President Obama Awards the Medal of Honor to Lieutenant Colonel Charles Kettles

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President Barack Obama presents the Medal of Honor to retired U.S. Army Lieutenant Colonel Charles Kettles for conspicuous gallantry, in the East Room of the White House, July 18, 2016. Then-Major Kettles distinguished himself in combat operations near Duc Pho, Republic of Vietnam, on May 15, 1967 and is credited with saving the lives of 40 soldiers and four of his own crew members. (Official White House Photo by Chuck Kennedy)

By Melanie Garunay

Today, President Obama awarded the Medal of Honor, the nation’s highest military decoration, to retired Lieutenant Colonel Charles Kettles.

Lt. Colonel Kettles distinguished himself in combat operations near Duc Pho, Republic of Vietnam, on May 15, 1967, where is credited with saving the lives of 40 soldiers and four of his own crew members. President Obama described Lt. Col. Kettles’ heroic acts that day:

“May 15, 1967, started as a hot Monday morning. Soldiers from the 101st Airborne were battling hundreds of heavily armed North Vietnamese in a rural riverbed. Our men were outnumbered. They needed support fast — helicopters to get the wounded out and bring more soldiers into the fight. Chuck Kettles was a helo pilot. And just as he’d volunteered for active duty, on this morning he volunteered his Hueys — even though he knew the danger …

“Around 9 a.m., his company of Hueys approached the landing zone and looked down. They should have seen a stand of green trees; instead, they saw a solid wall of green enemy tracers coming right at them. None of them had ever seen fire that intense. Soldiers in the helos were hit and killed before they could even leap off. But under withering fire, Chuck landed his chopper and kept it there, exposed, so the wounded could get on and so that he could fly them back to base.”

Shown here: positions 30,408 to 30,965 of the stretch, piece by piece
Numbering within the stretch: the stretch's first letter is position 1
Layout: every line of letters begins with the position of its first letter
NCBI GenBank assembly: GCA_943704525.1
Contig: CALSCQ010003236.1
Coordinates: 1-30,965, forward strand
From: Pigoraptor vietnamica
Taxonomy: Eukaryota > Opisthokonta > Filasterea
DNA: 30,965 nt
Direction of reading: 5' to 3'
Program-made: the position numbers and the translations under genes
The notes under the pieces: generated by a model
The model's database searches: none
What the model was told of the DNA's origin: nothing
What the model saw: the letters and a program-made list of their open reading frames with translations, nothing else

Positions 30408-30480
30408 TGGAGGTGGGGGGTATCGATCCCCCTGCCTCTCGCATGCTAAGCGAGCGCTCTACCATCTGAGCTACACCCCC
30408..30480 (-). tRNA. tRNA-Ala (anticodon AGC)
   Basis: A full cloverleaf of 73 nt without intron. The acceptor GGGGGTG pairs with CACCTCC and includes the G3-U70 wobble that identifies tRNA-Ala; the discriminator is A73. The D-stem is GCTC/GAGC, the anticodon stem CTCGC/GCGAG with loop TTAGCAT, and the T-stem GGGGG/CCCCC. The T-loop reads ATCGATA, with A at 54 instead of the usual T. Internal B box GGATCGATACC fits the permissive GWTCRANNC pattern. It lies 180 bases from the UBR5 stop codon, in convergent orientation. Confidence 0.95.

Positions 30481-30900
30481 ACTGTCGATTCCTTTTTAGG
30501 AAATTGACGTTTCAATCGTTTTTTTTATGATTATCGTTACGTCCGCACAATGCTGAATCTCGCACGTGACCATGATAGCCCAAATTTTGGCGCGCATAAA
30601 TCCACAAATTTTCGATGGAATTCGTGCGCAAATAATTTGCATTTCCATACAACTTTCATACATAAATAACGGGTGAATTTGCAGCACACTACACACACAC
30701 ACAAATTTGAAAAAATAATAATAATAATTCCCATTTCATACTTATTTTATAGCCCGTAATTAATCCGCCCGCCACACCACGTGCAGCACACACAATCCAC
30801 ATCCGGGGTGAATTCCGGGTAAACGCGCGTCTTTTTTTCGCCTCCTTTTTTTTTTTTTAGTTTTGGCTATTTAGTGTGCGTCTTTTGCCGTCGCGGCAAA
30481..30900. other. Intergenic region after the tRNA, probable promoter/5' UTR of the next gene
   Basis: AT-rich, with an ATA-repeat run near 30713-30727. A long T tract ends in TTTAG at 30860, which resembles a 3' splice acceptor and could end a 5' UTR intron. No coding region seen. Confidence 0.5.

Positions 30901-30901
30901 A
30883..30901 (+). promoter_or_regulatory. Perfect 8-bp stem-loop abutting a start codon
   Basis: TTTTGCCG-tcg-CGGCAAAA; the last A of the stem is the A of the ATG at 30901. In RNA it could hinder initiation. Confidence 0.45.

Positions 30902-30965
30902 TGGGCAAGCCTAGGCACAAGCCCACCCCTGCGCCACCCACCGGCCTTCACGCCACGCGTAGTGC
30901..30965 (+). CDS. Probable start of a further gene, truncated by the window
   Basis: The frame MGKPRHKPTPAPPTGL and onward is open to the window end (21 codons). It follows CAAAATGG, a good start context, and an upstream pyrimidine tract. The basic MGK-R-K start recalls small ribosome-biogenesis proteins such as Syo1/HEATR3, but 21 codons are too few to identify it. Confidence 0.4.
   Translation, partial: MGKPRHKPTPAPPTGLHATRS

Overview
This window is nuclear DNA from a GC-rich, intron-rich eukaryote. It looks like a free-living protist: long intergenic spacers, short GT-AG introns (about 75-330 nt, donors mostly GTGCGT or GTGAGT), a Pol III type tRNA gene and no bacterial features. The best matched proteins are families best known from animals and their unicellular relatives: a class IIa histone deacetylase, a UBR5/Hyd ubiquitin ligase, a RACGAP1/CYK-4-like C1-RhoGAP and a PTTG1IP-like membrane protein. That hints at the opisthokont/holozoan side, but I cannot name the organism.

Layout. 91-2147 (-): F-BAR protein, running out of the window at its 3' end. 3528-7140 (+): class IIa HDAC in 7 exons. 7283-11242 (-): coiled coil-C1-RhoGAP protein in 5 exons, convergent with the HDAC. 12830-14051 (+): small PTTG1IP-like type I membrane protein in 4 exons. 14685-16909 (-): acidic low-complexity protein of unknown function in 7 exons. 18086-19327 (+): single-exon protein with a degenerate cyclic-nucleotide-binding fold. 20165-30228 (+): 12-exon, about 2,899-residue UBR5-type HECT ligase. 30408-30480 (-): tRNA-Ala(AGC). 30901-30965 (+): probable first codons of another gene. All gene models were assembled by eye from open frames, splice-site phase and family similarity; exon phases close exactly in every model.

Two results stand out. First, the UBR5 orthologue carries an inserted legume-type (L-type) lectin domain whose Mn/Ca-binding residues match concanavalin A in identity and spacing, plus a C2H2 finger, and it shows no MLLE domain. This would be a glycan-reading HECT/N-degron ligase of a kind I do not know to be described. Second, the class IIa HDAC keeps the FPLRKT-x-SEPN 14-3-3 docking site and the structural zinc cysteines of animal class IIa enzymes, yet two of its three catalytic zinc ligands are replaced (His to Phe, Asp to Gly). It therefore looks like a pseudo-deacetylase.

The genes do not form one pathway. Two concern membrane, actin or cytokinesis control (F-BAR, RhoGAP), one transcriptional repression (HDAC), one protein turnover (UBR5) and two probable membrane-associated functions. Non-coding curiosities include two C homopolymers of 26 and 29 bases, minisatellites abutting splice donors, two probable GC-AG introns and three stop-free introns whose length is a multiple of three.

Then-Major Kettles returned to the riverbed in several times to retrieve his fellow soldiers, all while facing intense enemy fire and severe damage to his helicopter.

As President Obama said, Lt. Colonel Kettles’ selfless acts of repeated valor represent not only the highest traditions of our military, but also one of the fundamental values of this nation:

So the Army’s warrior ethos is based on a simple principle: A soldier never leaves his comrades behind. Chuck Kettles honored that creed –- not with a single act of heroism, but over and over and over. And because of that heroism, 44 American soldiers made it out that day — 44 …

And that’s one more reason this story is quintessentially American: Looking out for one another; the belief that nobody should be left behind. This shouldn’t just be a creed for our soldiers –- it should be a creed for all of us. This is a country that’s never finished in its mission to improve, to do better, to learn from our history, to work to form a more perfect union. And at a time when, let’s face it, we’ve had a couple of tough weeks, for us to remember the goodness and decency of the American people, and the way that we can all look out for each other, even when times are tough, even when the odds are against us — what a wonderful inspiration. What a great gift for us to be able to celebrate something like this.

Lt. Colonel Kettles has dedicated his Medal of Honor to the pilots and crew members serving on his team that day.

“I didn’t do it by myself. There were some 74 pilots and crew members involved in this whole mission that day … They did their job, above and beyond. So the Medal is not mine. It’s theirs.”

Lt. Col. (Ret.) Charles Kettles

 

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